Every now and again, a LEGO model appears which could herald the beginning of a new building fad. jp_velociraptor‘s Brickheadz-styled Back To The Future De Lorean is one of those. Built to accommodate the chunky proportions of the official Brickheadz versions of Doc Brown and Marty McFly, it’s a chibi delight — immediately recognisable to fans, but skewed to fit perfectly with the blocky aesthetic. So come on Brickheadz fans — now we want to see a Batmobile or some Star Wars vehicles rendered in this style.
And don’t miss this rear view which shows those gull-wing doors in action, along with a good look at all the wonderful greebly detailing around the back-end — including a perfect little Mr. Fusion!
Thanks to builders like Roland Skof-Peschetz, the age of steam is alive and well. According to Roland, this the K&K Luftpost uses this flying postal vehicle to deliver mail to the most remote locations of Austria. Upon seeing his quadcopter, the positioning of the four blades instantly reminded me of commercially available drones. Amazon, take note…We would like to see this quadcopter used for your Prime Air delivery service!
From the 1960s through the early 1970s, muscle cars were all the rage in the USA. The thirst for increasingly powerful engines gave rise to cars like this sporty black & white 1970 1/2 Camaro Z28 RS crafted by Thomas Gion. Thomas’ design is pretty spot-on, with the front-end in particular having all the right curves and detailing. Staggered pointed tiles make for an eye-pleasing hood, and ice skates are cleverly used to replicate the Camaro’s iconic split bumper.
The Camaro’s back end also looks pretty sleek with the way the rear windshield tapers into the body. This thing looks like it’s capable of some serious speed and is ready to go VROOM!
World War I (1914-1918) marked a turning point in military technology. While the age of aircraft was still quite young, it did not take military strategists long to recognize their advantage on the battlefield. The era produced legendary pilots like the Red Baron and Eddie Rickenbacker. 100 years later, we can add Wesley to the list of flying aces with his brilliant aircraft from the Great War.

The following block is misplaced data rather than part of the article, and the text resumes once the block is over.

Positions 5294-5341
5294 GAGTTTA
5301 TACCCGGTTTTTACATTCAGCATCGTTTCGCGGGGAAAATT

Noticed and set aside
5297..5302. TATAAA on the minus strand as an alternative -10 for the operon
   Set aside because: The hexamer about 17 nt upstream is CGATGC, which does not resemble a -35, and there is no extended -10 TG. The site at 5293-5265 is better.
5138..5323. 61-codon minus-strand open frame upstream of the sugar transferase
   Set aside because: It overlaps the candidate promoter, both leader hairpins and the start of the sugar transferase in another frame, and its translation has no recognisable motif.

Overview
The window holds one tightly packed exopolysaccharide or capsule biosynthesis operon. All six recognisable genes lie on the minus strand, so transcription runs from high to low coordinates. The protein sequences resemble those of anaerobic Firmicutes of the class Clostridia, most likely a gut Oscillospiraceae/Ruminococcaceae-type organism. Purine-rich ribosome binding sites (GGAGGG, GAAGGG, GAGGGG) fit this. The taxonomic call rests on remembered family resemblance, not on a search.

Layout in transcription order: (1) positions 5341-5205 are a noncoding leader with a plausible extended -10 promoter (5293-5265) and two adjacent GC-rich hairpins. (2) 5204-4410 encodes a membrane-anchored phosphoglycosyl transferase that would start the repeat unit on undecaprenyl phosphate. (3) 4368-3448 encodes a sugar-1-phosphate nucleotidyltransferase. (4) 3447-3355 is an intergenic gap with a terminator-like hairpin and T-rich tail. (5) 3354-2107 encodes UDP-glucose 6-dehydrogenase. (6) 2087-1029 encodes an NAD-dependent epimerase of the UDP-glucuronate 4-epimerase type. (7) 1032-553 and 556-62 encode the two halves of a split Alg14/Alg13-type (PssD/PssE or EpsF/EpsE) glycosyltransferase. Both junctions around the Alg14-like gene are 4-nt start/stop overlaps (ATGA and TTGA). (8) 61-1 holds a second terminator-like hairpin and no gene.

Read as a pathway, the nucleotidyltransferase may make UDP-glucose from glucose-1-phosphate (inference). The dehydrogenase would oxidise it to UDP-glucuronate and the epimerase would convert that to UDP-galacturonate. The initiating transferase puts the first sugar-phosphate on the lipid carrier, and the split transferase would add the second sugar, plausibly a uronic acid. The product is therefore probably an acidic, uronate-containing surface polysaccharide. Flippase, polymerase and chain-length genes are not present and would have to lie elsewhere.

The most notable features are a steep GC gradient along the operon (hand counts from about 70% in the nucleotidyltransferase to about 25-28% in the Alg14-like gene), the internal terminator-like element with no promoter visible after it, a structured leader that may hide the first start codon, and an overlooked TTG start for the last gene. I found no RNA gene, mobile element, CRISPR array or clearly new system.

By themselves, Wesley’s models look really slick, but his excellent photography really kicks things up a notch. He does an excellent job of setting the scenery, with believable landscaping and cloud laden skies. The muted colors used to present the images are reminiscent of turn-of-the-century hand-tinted color photographs. Wesley has created a number of planes for us to enjoy, including…
Star Wars has touched many generations. The movies, TV shows, games, and books have the power to influence and inspire LEGO builders to explore the many styles, iconic shapes, and infinite possibilities in that galaxy far, far away. We pulled together the Top 10 of our favourites that could deservingly and easily be featured as a vehicle the in movies.
A cousin vehicle of the Millennium Falcon, perhaps?
Part of the attraction of Star Wars is all the iconic vehicles introduced in the films, each classics that stand the test of time. To celebrate this year’s Star Wars Day, we put together a list of our top 10 favourite custom-built LEGO mechanical wonders. Each of these LEGO Star Wars creations was built by a LEGO fan — these aren’t sets, and the builder didn’t use instructions. We hope you’ll be inspired to build your own LEGO creations after seeing all these amazing models.